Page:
Look only in my good eye...
May 15, 2013 9:14 AM   Subscribe

So I have retinal vein occlusion in my right eye and I have seen the previous question here. My problem is that I have been to an optometrist, an ophthalmologist and my primary dr. Everything seems good.

YANMD, I have normal bp (117/72), I'm not diabetic, I'm not a smoker, I have the occasional glass of wine on the weekend (or book club), I exercise pretty regularly. Other mildly high cholesterol, I'm pretty healthy. I'm 46 but I'm not menopausal or on hormones. I do have mitral valve prolapse. I was checked for clotting and my results came back negative. Now the dr. wants me to go to a hematologist. I'm pretty fed up at this point. I haven't suffered any significant loss of vision except for a few days, now I do "see" a shadow to the right but it is felt that this might be a clot impeding my vision. What's next? Is it possible that this could just be stress? Is a hematologist really necessary and what exactly will they do that my primary can't? I am now taking a full strength aspirin daily as recommended. So far all I've gotten is this isn't common in someone like me.
posted by lasamana to Health & Fitness (4 answers total)
The answer's right there in the other thread, from an ophthalmologist no less:
"If you really do have a CRVO, the most important thing is to do a hypercoaguable workup, which means looking to see if there's any reason that you have a propensity to clot. This could be very important to identify, and I would typically involve a hematologist."

In case these terms are too technical, what it means is that they run a battery of tests to see if your blood has a higher risk for clotting - precisely to find out why something like this would happen in someone like you.

If you have a blood clotting disorder that caused this to happen it would be important to know that fact. Hematologists do these workups because they involve specialized hematology tests and rare hematology diagnoses. Was there something else you wanted to know about this?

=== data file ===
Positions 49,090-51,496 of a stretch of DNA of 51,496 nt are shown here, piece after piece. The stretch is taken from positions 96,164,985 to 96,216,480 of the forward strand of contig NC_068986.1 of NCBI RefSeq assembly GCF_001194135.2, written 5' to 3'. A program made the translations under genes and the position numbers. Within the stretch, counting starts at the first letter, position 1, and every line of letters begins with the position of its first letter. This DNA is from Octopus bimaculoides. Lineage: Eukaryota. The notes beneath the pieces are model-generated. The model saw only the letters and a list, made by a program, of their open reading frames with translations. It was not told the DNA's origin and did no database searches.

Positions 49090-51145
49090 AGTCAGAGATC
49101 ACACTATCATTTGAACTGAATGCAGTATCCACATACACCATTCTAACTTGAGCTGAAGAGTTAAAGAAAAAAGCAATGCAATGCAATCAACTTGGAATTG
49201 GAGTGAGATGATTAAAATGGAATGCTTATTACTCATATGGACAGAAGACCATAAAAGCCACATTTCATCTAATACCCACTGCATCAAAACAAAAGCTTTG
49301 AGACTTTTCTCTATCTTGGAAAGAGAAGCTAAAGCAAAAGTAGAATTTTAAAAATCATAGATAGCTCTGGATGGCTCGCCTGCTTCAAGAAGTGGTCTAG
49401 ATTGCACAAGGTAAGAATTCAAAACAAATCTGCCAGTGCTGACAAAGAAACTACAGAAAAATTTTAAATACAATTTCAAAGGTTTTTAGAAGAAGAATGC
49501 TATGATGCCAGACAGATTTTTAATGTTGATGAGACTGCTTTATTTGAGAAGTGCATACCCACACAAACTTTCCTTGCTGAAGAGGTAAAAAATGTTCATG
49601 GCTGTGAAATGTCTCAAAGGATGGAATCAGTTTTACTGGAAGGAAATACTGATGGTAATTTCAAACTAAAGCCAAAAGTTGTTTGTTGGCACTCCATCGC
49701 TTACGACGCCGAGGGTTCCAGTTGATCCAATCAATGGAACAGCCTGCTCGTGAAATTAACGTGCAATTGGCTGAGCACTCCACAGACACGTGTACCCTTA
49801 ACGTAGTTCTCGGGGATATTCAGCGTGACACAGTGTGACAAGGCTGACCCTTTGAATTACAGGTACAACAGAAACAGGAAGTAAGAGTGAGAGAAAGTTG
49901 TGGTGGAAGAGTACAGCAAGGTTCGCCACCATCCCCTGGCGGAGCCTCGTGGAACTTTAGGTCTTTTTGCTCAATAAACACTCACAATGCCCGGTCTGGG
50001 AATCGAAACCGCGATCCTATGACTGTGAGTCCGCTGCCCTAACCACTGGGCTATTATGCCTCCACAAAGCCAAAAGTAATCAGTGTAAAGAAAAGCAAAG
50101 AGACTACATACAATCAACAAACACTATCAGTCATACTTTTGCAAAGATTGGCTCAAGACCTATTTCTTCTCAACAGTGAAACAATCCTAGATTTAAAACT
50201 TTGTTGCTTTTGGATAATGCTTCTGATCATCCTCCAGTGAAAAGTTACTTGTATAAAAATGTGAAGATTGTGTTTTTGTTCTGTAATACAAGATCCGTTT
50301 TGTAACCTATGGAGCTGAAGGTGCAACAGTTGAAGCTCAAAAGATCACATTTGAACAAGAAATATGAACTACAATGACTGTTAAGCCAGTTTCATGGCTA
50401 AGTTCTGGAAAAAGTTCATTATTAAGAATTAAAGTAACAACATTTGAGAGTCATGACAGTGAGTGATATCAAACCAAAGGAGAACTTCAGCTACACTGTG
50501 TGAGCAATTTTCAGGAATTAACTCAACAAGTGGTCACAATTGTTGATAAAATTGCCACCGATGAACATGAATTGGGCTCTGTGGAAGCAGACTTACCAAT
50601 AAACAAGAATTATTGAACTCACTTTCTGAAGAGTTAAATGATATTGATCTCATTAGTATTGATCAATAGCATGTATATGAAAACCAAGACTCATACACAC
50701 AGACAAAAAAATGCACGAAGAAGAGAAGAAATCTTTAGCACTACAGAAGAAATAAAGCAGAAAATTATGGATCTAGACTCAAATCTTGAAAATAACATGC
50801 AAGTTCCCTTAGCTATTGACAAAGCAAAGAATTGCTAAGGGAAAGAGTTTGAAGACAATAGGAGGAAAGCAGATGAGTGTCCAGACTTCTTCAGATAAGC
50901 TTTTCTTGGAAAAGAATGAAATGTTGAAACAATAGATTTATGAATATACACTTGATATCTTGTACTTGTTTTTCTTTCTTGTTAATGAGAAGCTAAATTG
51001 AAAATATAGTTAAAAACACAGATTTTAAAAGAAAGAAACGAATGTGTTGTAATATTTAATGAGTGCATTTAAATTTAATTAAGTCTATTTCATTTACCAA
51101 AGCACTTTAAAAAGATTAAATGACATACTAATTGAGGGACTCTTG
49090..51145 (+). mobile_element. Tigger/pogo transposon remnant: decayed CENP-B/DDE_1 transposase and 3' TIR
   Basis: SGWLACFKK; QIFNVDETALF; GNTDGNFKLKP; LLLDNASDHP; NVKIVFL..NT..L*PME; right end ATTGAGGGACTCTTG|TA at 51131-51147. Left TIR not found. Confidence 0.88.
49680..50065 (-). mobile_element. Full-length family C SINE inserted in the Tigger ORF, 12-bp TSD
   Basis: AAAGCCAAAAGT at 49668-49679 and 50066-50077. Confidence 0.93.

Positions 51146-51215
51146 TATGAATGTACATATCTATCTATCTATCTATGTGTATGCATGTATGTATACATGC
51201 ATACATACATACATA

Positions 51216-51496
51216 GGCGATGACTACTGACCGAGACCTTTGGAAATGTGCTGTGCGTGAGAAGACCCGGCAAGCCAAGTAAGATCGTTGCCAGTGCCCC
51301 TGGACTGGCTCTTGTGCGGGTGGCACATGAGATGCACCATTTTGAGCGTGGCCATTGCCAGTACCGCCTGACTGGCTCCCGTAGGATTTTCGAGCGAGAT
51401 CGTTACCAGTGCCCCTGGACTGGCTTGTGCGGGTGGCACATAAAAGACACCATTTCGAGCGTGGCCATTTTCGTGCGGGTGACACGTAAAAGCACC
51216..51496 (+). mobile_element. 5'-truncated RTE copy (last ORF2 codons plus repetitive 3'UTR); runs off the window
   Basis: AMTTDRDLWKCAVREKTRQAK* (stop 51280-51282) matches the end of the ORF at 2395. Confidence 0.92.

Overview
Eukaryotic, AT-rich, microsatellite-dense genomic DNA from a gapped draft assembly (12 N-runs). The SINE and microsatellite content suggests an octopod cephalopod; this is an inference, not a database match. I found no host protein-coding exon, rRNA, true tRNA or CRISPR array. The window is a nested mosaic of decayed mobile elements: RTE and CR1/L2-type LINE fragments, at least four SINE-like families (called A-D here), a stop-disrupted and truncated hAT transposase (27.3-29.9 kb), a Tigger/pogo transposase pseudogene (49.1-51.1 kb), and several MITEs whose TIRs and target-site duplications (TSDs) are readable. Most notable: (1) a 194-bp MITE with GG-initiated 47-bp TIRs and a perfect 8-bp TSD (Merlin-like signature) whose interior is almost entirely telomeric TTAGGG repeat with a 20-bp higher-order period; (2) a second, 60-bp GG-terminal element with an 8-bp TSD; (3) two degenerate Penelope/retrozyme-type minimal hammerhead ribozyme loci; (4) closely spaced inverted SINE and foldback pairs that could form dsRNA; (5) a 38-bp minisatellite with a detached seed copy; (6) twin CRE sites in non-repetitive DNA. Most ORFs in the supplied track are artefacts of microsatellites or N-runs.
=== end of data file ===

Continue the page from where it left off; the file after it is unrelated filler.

posted by treehorn+bunny at 9:23 AM on May 15, 2013 [4 favorites]

Hi Lasamana, I am the OP from the previous question. I did go see a hematologist, and glad I did so. I was found to have a blood-related auto-immune disorder called Antiphospholipid Antibody Syndrome that causes coagulation problems, and is likely the reason for my CRVO. That actually led to the discovery of another auto-immune disorder that I would have taken years to discover had I not gone originally to the hematologist. Early treatment has been key to my ongoing good health, and it all started with some simple exams carefully chosen by my very awesome hematologist.
I understand your reluctance, but please understand that doctors need to understand the underlying cause of your CRVO, and potentially treat a more serious condition that could cause you larger problems in the future. Memail me if you have any additional questions.
posted by msali at 10:03 AM on May 15, 2013 [6 favorites]

Coagulation problems - blood clots - are nothing to underestimate. In place they can cause trouble. If they get loose and travel to your heart or brain, they cause major trouble. If the ophthalmologist recommended seeing a hematologist, please see one at the earliest.
posted by Cranberry at 11:13 AM on May 15, 2013 [1 favorite]

I'm not a doctor of any kind, but my job revolves around retina-related research. If I've learned anything, it's never, ever, ever ignore anything serious going on in your retina. Things can go from fine to extremely not fine without a lot of warning. Please follow your doctor's advice to the letter.
posted by fairfax at 6:21 PM on May 16, 2013 [1 favorite]

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